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Balfour Beatty sells Scandinavian rail business

Balfour Beatty has agreed to sell its Scandinavian Rail business to Dutch firm Strukton Rail for around £4m.

The business employs around 400 staff and in 2012 had a turnover of around £100m.

Completion of the sale is expected in January 2014, after the Swedish competition authority gave clearance for it to go ahead.

Although the business also operates in Denmark, the Danish operation is not large enough to require competition clearance to be sold.

It is the latest in a series of sales by the company this year. In August, it sold its FM arm to GDF Suez Energy Services for £150m.

It also sold a 50 per cent stake in Salford Hospital PFI for £22m in July, and a 60 per cent share of Exeter Airport in June.

The Scandinavian move comes after the company announced in March that it planned to sell all of its mainland Europe rail businesses.

The decision followed a strategic review, which concluded maintaining a rail presence on the continent was not consistent the company’s strategy of operating in a number of sectors within a given market. Balfour Beatty’s mainland European operations are almost entirely in rail.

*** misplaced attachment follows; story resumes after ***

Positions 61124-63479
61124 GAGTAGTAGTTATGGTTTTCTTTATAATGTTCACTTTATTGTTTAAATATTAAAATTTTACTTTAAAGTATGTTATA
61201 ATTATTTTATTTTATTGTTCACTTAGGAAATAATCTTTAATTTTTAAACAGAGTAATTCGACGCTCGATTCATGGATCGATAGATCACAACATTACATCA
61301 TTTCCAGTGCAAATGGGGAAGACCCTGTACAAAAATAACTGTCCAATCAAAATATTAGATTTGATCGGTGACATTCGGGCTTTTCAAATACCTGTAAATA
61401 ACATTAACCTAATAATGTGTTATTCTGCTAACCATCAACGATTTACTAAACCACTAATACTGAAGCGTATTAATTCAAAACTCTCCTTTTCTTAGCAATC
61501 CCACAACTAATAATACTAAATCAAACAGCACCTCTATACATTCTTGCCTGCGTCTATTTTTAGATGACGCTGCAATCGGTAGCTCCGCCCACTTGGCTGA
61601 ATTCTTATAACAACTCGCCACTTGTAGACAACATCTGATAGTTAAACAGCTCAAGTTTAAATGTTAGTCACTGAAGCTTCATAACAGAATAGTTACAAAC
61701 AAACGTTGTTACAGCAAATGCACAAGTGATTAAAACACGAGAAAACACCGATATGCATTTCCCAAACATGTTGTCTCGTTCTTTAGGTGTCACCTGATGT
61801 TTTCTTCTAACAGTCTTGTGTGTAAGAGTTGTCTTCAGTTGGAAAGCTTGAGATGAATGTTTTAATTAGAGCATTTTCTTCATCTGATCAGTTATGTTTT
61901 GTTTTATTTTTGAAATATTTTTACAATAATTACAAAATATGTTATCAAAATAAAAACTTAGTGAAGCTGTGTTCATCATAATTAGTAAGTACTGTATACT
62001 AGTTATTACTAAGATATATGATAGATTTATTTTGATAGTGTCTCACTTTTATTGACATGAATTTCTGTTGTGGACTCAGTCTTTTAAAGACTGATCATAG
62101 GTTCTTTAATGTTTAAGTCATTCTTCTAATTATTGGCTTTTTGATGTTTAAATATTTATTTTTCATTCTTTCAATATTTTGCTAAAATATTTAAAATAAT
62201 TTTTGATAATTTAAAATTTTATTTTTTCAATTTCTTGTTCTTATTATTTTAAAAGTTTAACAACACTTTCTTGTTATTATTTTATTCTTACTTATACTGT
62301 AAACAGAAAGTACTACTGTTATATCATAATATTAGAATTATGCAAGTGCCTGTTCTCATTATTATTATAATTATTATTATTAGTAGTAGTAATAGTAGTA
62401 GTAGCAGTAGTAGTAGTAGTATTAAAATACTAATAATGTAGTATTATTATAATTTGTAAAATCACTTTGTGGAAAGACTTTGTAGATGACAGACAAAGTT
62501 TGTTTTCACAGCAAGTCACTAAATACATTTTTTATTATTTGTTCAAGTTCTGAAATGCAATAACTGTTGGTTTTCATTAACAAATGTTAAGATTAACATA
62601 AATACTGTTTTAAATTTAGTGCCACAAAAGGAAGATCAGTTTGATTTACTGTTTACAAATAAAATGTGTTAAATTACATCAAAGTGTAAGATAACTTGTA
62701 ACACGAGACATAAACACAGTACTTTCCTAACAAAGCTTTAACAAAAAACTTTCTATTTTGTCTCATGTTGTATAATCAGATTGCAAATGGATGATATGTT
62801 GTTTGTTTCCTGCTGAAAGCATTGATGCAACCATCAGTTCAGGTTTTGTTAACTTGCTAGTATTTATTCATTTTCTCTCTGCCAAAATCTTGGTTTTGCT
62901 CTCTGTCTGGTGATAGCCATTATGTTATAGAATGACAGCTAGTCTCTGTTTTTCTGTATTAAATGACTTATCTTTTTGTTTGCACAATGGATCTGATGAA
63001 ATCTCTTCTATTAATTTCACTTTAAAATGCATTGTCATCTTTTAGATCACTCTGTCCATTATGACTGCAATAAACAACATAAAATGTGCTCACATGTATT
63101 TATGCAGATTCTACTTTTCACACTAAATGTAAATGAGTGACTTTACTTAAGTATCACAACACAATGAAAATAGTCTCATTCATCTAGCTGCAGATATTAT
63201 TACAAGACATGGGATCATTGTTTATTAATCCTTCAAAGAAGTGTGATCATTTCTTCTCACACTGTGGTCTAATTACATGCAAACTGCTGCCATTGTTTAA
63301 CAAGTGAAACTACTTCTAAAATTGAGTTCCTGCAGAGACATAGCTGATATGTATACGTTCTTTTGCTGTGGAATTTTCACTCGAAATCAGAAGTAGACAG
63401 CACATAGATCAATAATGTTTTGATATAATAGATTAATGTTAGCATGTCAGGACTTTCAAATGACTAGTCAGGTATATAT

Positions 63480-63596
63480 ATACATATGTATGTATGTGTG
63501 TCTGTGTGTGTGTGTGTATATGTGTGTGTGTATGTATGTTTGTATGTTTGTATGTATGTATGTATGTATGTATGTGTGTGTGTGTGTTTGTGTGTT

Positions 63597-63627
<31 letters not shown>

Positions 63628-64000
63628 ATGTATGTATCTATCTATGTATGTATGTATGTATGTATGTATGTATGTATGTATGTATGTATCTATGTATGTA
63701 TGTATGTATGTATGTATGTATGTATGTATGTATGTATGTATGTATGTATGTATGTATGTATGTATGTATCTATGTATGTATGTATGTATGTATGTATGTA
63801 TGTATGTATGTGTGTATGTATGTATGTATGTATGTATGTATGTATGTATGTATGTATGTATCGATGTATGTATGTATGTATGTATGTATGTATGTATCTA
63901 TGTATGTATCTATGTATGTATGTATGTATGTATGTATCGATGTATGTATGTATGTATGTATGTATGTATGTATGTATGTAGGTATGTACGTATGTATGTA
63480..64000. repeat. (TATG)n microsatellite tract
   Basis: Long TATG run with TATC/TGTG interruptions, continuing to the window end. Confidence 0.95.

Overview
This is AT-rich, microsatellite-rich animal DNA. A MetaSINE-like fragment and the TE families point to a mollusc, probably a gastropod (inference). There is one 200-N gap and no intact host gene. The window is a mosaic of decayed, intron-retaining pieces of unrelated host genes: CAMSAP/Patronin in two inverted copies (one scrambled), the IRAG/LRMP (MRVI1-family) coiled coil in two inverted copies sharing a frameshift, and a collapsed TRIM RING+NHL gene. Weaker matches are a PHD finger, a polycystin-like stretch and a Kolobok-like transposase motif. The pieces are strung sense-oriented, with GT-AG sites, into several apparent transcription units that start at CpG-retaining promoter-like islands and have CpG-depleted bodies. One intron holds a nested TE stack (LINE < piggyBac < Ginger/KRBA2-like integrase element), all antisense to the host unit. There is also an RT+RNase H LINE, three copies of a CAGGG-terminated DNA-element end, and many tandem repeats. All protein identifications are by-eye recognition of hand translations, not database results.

The process began with the sale of the company’s Spanish operation to management in March. It is now in discussion with potential buyers for its German rail business and has started preliminary discussions for its Italian operation.

Balfour Beatty chief executive Andrew McNaughton said: “I am very pleased that we have continued to execute on our stated strategy of disposing of our mainland European rail businesses. We have found a good home for the business, its customers and employees, and we continue to explore similar options for our remaining mainland European businesses.”

The company issued a £50m profit warning for its UK construction business in April, the second in six months, which led to the appointment of Nick Pollard to the chief executive role in the division. This was followed by a leadership reshuffle last month, in response to what the company sees as a continuing shift away from major infrastructure and towards regional work.

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